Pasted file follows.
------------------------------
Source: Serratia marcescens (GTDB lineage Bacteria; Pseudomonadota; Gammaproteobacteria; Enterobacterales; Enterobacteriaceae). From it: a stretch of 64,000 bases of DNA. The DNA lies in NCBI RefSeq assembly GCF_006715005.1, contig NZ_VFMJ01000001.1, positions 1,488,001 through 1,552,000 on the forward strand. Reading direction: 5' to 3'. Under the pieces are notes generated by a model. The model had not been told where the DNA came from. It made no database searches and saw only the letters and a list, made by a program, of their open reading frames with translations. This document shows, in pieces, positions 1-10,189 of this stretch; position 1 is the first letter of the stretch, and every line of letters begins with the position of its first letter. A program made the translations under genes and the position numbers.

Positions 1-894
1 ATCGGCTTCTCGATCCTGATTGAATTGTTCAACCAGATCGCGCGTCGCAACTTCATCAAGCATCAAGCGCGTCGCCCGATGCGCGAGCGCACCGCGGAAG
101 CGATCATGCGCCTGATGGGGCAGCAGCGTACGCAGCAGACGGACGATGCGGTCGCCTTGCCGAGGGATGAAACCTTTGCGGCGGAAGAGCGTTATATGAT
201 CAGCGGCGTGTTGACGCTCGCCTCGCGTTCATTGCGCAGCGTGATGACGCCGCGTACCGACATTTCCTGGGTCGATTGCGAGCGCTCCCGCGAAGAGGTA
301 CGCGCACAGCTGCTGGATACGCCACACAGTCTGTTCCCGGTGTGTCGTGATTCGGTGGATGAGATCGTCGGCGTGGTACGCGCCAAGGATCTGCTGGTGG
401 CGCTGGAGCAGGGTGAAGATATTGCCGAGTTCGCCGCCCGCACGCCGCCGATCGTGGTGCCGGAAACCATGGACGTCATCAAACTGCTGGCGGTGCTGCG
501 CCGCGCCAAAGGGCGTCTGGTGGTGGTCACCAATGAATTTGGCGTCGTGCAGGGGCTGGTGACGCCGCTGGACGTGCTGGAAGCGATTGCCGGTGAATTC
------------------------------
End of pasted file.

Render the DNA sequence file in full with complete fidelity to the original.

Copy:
Source: Serratia marcescens (GTDB lineage Bacteria; Pseudomonadota; Gammaproteobacteria; Enterobacterales; Enterobacteriaceae). From it: a stretch of 64,000 bases of DNA. The DNA lies in NCBI RefSeq assembly GCF_006715005.1, contig NZ_VFMJ01000001.1, positions 1,488,001 through 1,552,000 on the forward strand. Reading direction: 5' to 3'. Under the pieces are notes generated by a model. The model had not been told where the DNA came from. It made no database searches and saw only the letters and a list, made by a program, of their open reading frames with translations. This document shows, in pieces, positions 1-10,189 of this stretch; position 1 is the first letter of the stretch, and every line of letters begins with the position of its first letter. A program made the translations under genes and the position numbers.

Positions 1-894
1 ATCGGCTTCTCGATCCTGATTGAATTGTTCAACCAGATCGCGCGTCGCAACTTCATCAAGCATCAAGCGCGTCGCCCGATGCGCGAGCGCACCGCGGAAG
101 CGATCATGCGCCTGATGGGGCAGCAGCGTACGCAGCAGACGGACGATGCGGTCGCCTTGCCGAGGGATGAAACCTTTGCGGCGGAAGAGCGTTATATGAT
201 CAGCGGCGTGTTGACGCTCGCCTCGCGTTCATTGCGCAGCGTGATGACGCCGCGTACCGACATTTCCTGGGTCGATTGCGAGCGCTCCCGCGAAGAGGTA
301 CGCGCACAGCTGCTGGATACGCCACACAGTCTGTTCCCGGTGTGTCGTGATTCGGTGGATGAGATCGTCGGCGTGGTACGCGCCAAGGATCTGCTGGTGG
401 CGCTGGAGCAGGGTGAAGATATTGCCGAGTTCGCCGCCCGCACGCCGCCGATCGTGGTGCCGGAAACCATGGACGTCATCAAACTGCTGGCGGTGCTGCG
501 CCGCGCCAAAGGGCGTCTGGTGGTGGTCACCAATGAATTTGGCGTCGTGCAGGGGCTGGTGACGCCGCTGGACGTGCTGGAAGCGATTGCCGGTGAATTC